In recent years at the very least, the Best New Artist category has been the most contentious in the entire Grammy canon, largely because it is so difficult to quantify (even though the definition is frequently updated). Since the screening committee decided that Post Malone and Camila Cabello are ineligible because they “came into prominence” before Oct. 1, 2017 (and Cardi B was nominated for two other awards last year), the 2019 new artist category lacks three of the year’s biggest breakthrough artists.
However, it is certainly not lacking in promising and talented artists, which is why we’re highlighting a rather left-field choice, Christine & the Queens. Essentially a one-person act consisting of ambi-gendered French-born singer Christine (or Chris, real name Heloise Letissier), she has been around for several years: Her 2014 eponymous debut sold 1.3 million units worldwide and earned praise from Elton John, Madonna and Katy Perry, but she definitely hasn’t penetrated the mainstream on a Post Malone scale. Her second full-length, “Chris,” doubles down on the possibilities presented by the debut: pop but not cheesy, danceable but not really dance music, the album has already drawn a rave from none other than Paul McCartney. A Best New Artist nomination for a self-described “pansexual” musician like Letissier would certainly see the Academy living up to its pledges of greater diversity.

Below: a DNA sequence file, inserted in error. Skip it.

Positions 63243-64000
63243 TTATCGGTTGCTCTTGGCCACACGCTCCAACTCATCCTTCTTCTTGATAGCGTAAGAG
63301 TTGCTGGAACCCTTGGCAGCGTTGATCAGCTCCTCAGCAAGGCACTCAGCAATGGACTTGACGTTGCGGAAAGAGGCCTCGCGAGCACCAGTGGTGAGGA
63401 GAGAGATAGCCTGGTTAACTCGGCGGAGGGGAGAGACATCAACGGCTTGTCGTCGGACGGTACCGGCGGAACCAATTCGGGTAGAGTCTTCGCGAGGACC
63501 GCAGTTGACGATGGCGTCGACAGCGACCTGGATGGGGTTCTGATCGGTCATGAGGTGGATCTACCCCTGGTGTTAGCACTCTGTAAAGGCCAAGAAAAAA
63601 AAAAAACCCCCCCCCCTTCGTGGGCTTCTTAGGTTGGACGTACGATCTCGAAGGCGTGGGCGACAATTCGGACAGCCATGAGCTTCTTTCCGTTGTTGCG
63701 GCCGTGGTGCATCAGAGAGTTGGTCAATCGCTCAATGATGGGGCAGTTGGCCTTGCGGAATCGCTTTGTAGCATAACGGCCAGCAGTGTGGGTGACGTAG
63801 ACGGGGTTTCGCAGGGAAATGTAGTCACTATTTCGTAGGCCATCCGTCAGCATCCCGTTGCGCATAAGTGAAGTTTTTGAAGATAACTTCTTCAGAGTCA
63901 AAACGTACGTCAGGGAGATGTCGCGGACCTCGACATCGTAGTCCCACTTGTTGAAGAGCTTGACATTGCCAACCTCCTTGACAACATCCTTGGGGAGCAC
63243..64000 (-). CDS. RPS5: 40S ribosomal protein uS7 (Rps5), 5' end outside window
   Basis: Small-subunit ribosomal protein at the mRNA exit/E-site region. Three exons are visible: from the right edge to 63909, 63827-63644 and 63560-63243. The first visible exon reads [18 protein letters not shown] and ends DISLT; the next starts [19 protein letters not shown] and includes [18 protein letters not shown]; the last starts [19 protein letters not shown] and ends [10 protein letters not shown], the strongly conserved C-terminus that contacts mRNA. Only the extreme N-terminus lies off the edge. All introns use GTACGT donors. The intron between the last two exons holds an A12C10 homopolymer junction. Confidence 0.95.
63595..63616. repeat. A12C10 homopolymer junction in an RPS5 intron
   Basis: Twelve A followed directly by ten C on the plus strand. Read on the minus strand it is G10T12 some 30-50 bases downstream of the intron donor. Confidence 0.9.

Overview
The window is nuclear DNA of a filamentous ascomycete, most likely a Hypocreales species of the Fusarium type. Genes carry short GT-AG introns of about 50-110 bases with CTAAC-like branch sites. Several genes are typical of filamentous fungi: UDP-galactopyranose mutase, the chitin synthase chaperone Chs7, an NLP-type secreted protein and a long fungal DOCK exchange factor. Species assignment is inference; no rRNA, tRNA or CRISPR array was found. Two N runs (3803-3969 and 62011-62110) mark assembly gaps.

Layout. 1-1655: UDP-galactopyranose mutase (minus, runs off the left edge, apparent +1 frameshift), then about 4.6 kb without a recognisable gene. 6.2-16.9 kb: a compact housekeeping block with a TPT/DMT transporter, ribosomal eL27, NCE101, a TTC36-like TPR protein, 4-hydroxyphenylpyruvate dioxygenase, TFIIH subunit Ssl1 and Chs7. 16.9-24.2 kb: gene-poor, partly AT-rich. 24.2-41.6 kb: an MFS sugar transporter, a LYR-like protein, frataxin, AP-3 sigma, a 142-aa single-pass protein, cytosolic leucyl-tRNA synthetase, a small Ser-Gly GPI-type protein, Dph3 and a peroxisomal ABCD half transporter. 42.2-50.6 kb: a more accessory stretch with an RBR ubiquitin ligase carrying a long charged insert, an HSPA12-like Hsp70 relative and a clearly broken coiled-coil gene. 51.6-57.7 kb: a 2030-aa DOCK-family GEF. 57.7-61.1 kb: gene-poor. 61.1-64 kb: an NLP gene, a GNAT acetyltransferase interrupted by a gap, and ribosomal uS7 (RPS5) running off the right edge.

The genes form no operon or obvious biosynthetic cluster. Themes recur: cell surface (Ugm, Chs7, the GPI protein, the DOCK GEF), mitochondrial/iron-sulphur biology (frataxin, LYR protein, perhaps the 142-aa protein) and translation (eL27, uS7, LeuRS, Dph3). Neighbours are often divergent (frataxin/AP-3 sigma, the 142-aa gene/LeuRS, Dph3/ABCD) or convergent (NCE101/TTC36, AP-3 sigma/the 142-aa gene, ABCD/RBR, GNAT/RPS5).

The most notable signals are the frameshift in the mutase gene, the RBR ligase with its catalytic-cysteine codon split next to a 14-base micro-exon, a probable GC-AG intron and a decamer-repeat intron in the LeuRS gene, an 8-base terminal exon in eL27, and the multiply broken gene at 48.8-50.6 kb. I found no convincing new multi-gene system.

If there’s a Nashville star for the future, it’s Kane Brown. The Georgia native is multiracial and has a strong hip-hop element in his music, and with his neck tattoo and tight haircut, he looks much more like a rapper than a country singer. But at heart he’s a strong-voiced balladeer, and has become one of the prime post-bro hopefuls on the country scene over the past few years. He’s had three Top 10 singles on Billboard’s Hot Country Songs chart — “What Ifs” went No. 1 — and his forthcoming sophomore album looks likely to establish him as a major star.